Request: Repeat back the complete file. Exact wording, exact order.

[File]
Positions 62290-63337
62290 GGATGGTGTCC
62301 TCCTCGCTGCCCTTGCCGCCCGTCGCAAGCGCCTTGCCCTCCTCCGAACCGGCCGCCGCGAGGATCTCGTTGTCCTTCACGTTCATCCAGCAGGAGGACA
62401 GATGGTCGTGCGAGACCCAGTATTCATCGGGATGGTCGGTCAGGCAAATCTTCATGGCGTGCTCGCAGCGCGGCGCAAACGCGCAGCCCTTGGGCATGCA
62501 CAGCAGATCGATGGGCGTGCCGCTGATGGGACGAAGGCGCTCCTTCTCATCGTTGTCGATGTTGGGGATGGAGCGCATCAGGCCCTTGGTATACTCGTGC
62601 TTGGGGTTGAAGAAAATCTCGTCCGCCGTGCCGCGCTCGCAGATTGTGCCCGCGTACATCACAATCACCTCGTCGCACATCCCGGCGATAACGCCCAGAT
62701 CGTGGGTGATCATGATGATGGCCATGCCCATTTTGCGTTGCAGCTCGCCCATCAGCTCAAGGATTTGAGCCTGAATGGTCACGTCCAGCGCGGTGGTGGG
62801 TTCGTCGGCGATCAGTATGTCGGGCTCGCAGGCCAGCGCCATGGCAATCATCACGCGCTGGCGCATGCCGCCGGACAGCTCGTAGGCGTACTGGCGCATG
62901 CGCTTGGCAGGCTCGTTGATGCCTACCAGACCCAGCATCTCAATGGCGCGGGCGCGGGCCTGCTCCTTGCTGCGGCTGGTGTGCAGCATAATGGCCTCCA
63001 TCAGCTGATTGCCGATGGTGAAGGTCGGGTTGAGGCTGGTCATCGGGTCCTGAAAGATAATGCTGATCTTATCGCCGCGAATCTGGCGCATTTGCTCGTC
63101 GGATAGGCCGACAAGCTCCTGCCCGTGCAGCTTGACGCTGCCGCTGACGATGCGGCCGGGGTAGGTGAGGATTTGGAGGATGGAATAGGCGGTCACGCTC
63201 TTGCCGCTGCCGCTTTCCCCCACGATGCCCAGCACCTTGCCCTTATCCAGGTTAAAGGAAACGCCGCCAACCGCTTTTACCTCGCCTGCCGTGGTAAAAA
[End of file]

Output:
Positions 62290-63337
62290 GGATGGTGTCC
62301 TCCTCGCTGCCCTTGCCGCCCGTCGCAAGCGCCTTGCCCTCCTCCGAACCGGCCGCCGCGAGGATCTCGTTGTCCTTCACGTTCATCCAGCAGGAGGACA
62401 GATGGTCGTGCGAGACCCAGTATTCATCGGGATGGTCGGTCAGGCAAATCTTCATGGCGTGCTCGCAGCGCGGCGCAAACGCGCAGCCCTTGGGCATGCA
62501 CAGCAGATCGATGGGCGTGCCGCTGATGGGACGAAGGCGCTCCTTCTCATCGTTGTCGATGTTGGGGATGGAGCGCATCAGGCCCTTGGTATACTCGTGC
62601 TTGGGGTTGAAGAAAATCTCGTCCGCCGTGCCGCGCTCGCAGATTGTGCCCGCGTACATCACAATCACCTCGTCGCACATCCCGGCGATAACGCCCAGAT
62701 CGTGGGTGATCATGATGATGGCCATGCCCATTTTGCGTTGCAGCTCGCCCATCAGCTCAAGGATTTGAGCCTGAATGGTCACGTCCAGCGCGGTGGTGGG
62801 TTCGTCGGCGATCAGTATGTCGGGCTCGCAGGCCAGCGCCATGGCAATCATCACGCGCTGGCGCATGCCGCCGGACAGCTCGTAGGCGTACTGGCGCATG
62901 CGCTTGGCAGGCTCGTTGATGCCTACCAGACCCAGCATCTCAATGGCGCGGGCGCGGGCCTGCTCCTTGCTGCGGCTGGTGTGCAGCATAATGGCCTCCA
63001 TCAGCTGATTGCCGATGGTGAAGGTCGGGTTGAGGCTGGTCATCGGGTCCTGAAAGATAATGCTGATCTTATCGCCGCGAATCTGGCGCATTTGCTCGTC
63101 GGATAGGCCGACAAGCTCCTGCCCGTGCAGCTTGACGCTGCCGCTGACGATGCGGCCGGGGTAGGTGAGGATTTGGAGGATGGAATAGGCGGTCACGCTC
63201 TTGCCGCTGCCGCTTTCCCCCACGATGCCCAGCACCTTGCCCTTATCCAGGTTAAAGGAAACGCCGCCAACCGCTTTTACCTCGCCTGCCGTGGTAAAAA